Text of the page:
D'Oyly Carte Opera Chorus & Gillian Knight Follow

Act 2. Rising early in the morning lyrics

Rising early in the morning,
We proceed to light the fire,
Then our Majesty adorning
In its workaday attire,
We embark without delay
On the duties of the day.

First, we polish off some batches
Of political despatches,
And foreign politicians circumvent;
Then, if business isn't heavy,
We may hold a Royal levee,
Or ratify some Acts of Parliament.
Then we probably review the household troops--
With the usual "Shalloo humps!" and "Shalloo hoops!"
Or receive with ceremonial and state
An interesting Eastern potentate.
After that we generally
Go and dress our private valet--
(It's a rather nervous duty--he's a touchy little man)--
Write some letters literary
For our private secretary--
He is shaky in his spelling, so we help him if we can.
Then, in view of cravings inner,
We go down and order dinner;
Then we polish the Regalia and the Coronation Plate--
Spend an hour in titivating
All our Gentlemen-in-Waiting;
Or we run on little errands for the Ministers of State.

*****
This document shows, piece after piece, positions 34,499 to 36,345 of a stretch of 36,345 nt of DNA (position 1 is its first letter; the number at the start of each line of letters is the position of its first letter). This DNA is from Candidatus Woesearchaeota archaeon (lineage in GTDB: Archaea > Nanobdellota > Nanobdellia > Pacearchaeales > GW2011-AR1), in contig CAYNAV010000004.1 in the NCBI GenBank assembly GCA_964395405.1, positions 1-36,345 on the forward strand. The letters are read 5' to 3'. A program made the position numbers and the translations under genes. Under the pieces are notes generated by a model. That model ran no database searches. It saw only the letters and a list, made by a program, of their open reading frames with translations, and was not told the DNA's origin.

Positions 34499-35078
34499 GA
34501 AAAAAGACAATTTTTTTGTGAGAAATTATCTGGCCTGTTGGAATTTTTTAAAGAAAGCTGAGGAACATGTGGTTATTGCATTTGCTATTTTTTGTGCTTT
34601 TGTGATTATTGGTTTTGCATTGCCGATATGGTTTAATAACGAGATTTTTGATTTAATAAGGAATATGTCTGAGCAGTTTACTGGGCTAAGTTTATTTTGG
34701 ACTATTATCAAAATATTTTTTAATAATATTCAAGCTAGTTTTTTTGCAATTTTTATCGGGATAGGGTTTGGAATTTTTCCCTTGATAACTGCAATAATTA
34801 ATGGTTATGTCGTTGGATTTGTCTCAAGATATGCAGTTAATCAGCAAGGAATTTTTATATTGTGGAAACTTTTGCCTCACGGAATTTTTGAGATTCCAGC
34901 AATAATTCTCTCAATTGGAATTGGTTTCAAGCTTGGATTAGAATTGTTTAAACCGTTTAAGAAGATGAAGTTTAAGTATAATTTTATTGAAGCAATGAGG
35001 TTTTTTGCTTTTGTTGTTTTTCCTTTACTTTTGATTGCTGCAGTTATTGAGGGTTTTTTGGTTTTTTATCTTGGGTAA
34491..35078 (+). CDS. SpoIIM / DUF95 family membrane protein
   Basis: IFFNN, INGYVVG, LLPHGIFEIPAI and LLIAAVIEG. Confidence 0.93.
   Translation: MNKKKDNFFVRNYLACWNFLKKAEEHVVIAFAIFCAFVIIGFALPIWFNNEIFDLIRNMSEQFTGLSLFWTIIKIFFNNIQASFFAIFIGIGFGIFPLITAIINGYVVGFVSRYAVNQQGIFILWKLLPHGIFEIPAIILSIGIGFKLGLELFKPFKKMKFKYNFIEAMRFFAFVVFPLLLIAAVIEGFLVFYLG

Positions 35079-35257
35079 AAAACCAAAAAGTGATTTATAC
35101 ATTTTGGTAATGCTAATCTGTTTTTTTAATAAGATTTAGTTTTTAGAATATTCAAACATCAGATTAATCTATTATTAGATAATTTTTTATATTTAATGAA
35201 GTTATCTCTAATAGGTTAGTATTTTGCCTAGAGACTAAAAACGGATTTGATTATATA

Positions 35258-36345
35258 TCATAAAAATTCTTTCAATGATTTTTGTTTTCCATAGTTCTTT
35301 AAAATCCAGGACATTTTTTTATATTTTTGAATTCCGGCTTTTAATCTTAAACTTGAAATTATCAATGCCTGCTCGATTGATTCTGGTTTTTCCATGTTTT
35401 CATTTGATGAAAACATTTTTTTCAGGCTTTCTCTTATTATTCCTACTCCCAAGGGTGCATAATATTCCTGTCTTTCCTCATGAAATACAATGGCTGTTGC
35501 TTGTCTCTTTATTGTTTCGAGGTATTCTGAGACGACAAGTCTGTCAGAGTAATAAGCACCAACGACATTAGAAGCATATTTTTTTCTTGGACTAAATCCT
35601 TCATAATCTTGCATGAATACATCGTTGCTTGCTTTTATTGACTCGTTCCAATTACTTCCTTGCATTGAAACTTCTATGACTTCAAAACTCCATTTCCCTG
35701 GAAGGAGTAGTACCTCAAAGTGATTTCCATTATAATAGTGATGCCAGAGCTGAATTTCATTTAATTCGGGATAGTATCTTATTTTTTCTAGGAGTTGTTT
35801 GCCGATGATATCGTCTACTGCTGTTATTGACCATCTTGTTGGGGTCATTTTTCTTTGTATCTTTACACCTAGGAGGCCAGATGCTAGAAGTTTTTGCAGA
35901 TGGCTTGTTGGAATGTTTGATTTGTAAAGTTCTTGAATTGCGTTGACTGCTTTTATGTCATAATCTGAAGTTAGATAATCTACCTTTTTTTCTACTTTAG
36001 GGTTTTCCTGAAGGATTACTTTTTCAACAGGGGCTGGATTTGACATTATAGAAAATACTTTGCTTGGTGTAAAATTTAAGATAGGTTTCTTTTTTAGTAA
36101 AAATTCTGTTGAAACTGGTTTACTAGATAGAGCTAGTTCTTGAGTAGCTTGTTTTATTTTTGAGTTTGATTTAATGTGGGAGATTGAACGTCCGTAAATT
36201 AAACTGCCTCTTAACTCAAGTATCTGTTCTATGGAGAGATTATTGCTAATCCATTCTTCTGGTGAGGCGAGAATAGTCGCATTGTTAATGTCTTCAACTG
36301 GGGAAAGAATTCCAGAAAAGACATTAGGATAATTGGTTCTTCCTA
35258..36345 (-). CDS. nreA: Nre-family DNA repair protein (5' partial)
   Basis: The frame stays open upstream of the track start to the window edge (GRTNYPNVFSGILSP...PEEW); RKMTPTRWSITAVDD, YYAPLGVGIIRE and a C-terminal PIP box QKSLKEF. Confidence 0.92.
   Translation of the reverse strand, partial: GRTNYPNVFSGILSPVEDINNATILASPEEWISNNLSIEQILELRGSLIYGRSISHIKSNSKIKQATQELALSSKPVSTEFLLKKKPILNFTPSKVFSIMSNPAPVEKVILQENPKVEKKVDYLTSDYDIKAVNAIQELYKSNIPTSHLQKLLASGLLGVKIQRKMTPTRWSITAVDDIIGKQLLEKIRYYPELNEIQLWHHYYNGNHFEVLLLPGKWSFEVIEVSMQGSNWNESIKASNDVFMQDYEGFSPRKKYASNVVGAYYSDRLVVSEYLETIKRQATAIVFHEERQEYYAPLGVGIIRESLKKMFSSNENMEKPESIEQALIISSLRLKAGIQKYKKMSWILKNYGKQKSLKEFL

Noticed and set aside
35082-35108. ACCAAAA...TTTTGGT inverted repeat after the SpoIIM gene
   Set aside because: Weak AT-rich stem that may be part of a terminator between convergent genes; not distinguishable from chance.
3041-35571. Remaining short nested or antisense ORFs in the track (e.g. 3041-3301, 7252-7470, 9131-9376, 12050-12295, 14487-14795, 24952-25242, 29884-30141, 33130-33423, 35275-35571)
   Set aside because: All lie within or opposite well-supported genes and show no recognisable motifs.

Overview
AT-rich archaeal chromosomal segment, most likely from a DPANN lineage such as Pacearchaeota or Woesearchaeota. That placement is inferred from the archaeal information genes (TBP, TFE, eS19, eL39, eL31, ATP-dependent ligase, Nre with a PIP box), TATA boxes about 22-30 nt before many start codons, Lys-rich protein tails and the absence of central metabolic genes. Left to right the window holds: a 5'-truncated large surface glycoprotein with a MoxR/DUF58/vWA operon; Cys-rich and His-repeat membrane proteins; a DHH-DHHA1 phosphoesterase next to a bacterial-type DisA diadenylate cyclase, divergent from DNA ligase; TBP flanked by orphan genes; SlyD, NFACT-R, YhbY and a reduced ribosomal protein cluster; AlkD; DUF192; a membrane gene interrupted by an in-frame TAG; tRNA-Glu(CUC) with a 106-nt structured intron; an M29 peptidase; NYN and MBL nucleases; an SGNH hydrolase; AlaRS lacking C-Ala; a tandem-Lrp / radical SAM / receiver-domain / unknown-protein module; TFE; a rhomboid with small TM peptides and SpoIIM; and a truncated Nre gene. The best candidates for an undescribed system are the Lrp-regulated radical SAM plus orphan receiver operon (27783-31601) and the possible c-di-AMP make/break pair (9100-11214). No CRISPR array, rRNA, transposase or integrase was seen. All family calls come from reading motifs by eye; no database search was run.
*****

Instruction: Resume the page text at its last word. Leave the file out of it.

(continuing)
Oh, philosophers may sing
Of the troubles of a King;
Yet the duties are delightful, and the privileges great;
But the privilege and pleasure
That we treasure beyond measure
Is to run on little errands for the Ministers of State.

CHORUS. Oh, philosophers may sing, etc.

After luncheon (making merry
On a bun and glass of sherry),
If we've nothing in particular to do,
We may make a Proclamation,
Or receive a deputation--
Then we possibly create a Peer or two.
Then we help a fellow-creature on his path
With the Garter or the Thistle or the Bath,
Or we dress and toddle off in semi-state
To a festival, a function, or a fete.
Then we go and stand as sentry
At the Palace (private entry),
Marching hither, marching thither, up and down and to and fro,
While the warrior on duty
Goes in search of beer and beauty
(And it generally happens that he hasn't far to go).
He relieves us, if he's able,
Just in time to lay the table,
Then we dine and serve the coffee, and at half-past twelve or one,
With a pleasure that's emphatic,
We retire to our attic
With the gratifying feeling that our duty has been done!

Oh, philosophers may sing
Of the troubles of a King,
But of pleasures there are many and of worries there are none;
And the culminating pleasure
That we treasure beyond measure
Is the gratifying feeling that our duty has been done!

Thanks to Tim for submitting the lyrics.
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